Regeneration of Digbeth set to continue
Digbeth’s regeneration is set to continue apace with developers earmarking former industrial land behind St Anne’s Church for a new apartment complex.
Plans have been submitted to build 170 flats on three acres of land on the corner of Bradford Street and Lombard Street at the heart of the city’s Irish Quarter.
The proposed five-storey development would provide 144 one-bedroom and 26 two-bedroom apartments, 2,960 sq ft of retail space, 57 parking spaces and a further 157 spaces for bikes.
The site comprised a former light industrial unit and associated car parking area which has now been demolished.
In 2011, the plot formed part of a previous project by Naus Group to build a hotel and conference centre which included the old Harrison Drape factory next door.
This project never came to fruition and work has since been started by Seven Capital on turning Harrison Drape into the Fabrick Square, a £30 million complex containing 313 apartments.
This apartment complex has been designed by Worcester-based practice Zebra Architects on behalf of applicant Grange Securities.
A design statement prepared by Zebra said: “Historically, Digbeth was a major industrial area of Birmingham, however much of the industrial buildings have fallen into disuse and the new emerging land usages are predominantly residential and retail use.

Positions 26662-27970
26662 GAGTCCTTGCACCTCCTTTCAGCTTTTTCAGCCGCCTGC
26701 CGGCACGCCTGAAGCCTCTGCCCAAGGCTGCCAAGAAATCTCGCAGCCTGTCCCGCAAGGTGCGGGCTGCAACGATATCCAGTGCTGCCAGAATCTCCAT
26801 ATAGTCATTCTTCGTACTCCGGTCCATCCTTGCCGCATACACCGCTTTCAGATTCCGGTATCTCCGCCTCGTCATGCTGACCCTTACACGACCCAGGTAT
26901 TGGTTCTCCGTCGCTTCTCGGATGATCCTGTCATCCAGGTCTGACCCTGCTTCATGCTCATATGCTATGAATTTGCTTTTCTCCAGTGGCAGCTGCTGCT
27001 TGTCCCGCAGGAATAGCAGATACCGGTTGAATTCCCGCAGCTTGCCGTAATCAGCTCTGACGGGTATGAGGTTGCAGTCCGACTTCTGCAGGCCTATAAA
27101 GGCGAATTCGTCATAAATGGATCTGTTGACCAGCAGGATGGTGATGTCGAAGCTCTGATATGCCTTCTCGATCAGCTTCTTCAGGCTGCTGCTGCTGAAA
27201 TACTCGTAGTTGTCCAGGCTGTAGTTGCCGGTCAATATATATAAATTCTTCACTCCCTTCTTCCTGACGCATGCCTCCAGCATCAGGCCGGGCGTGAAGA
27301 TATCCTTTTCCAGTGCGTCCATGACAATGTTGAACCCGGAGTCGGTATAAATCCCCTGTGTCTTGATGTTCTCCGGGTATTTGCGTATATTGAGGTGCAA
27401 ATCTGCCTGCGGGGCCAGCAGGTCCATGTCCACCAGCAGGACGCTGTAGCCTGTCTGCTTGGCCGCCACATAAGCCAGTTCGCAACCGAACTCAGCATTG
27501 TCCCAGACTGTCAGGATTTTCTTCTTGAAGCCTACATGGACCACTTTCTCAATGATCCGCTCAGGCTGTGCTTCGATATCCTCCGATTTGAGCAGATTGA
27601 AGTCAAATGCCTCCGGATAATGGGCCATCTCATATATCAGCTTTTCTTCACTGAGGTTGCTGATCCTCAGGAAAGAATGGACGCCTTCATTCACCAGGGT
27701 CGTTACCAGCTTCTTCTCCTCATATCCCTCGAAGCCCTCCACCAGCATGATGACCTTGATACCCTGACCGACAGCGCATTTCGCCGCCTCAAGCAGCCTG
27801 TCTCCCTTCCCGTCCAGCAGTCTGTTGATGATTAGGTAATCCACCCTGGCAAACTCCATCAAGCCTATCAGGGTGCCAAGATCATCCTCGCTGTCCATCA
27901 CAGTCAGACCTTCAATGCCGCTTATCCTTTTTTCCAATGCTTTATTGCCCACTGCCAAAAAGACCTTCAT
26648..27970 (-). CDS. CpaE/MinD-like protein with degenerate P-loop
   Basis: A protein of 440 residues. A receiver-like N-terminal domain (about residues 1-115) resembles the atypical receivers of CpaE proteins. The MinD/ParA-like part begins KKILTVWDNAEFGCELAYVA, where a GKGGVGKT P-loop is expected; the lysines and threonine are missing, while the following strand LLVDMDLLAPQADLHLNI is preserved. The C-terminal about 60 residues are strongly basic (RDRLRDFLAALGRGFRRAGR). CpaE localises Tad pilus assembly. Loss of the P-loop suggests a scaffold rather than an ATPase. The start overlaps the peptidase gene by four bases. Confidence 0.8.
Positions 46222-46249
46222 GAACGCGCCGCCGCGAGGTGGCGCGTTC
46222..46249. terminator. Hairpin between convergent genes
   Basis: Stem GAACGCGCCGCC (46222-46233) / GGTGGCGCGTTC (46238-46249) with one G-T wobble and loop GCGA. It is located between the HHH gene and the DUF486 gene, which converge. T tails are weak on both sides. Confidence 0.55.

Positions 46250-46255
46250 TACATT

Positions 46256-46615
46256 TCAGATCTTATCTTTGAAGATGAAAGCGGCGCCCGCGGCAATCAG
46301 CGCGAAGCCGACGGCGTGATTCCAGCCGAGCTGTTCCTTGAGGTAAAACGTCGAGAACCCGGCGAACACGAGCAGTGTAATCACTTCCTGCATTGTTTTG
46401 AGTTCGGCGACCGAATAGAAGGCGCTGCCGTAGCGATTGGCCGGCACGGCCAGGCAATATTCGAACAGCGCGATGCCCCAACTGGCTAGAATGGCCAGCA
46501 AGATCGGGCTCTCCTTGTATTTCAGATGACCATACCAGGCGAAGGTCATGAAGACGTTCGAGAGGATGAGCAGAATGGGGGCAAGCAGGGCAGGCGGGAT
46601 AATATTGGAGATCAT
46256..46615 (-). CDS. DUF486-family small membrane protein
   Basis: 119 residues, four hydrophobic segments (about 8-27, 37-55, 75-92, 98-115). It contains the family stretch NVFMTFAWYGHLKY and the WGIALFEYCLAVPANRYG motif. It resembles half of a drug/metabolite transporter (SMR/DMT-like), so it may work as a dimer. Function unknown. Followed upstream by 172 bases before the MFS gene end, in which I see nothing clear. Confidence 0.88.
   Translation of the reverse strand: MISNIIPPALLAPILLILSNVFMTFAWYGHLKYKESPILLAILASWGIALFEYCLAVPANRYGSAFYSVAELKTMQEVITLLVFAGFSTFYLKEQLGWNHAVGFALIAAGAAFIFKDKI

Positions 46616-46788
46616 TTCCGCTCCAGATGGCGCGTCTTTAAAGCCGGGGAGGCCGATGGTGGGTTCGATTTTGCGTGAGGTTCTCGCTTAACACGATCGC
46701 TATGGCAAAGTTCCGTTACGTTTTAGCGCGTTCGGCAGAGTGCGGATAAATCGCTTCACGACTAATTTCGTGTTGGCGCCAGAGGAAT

“Currently, Digbeth has been named as one of the five key areas of planned development as part of the Big City Plan – a scheme that plans to regenerate the old industrial buildings into apartments, retail premises, offices and art facilities.
“Various public open spaces are found within short distance and the variety of pedestrian, cycle, car and public transport links offer the site various access options.”
Digbeth is being seen as increasingly attractive by property developers because of the large amount of vacant property and its proximity to Bullring, Moor Street and New Street stations and the planned new HS2 terminal in Curzon Street.
Neighbouring districts like Southside and Eastside are also benefiting from regeneration such as the planned revamp of Birmingham Wholesale Markets and Eastside City Park.
Zebra’s design statement added: “The site is predominantly surrounded by existing industrial land.
“Some industrial use is still prominent in Digbeth however much has fallen into disuse.
“There are many examples of residential conversions of industrial buildings as well as more modern residential developments which have made use of brownfield sites.
“Considering the proximity to Birmingham’s city centre, there are a large amount of unused brownfield sites in Digbeth, one of which is the proposed site.”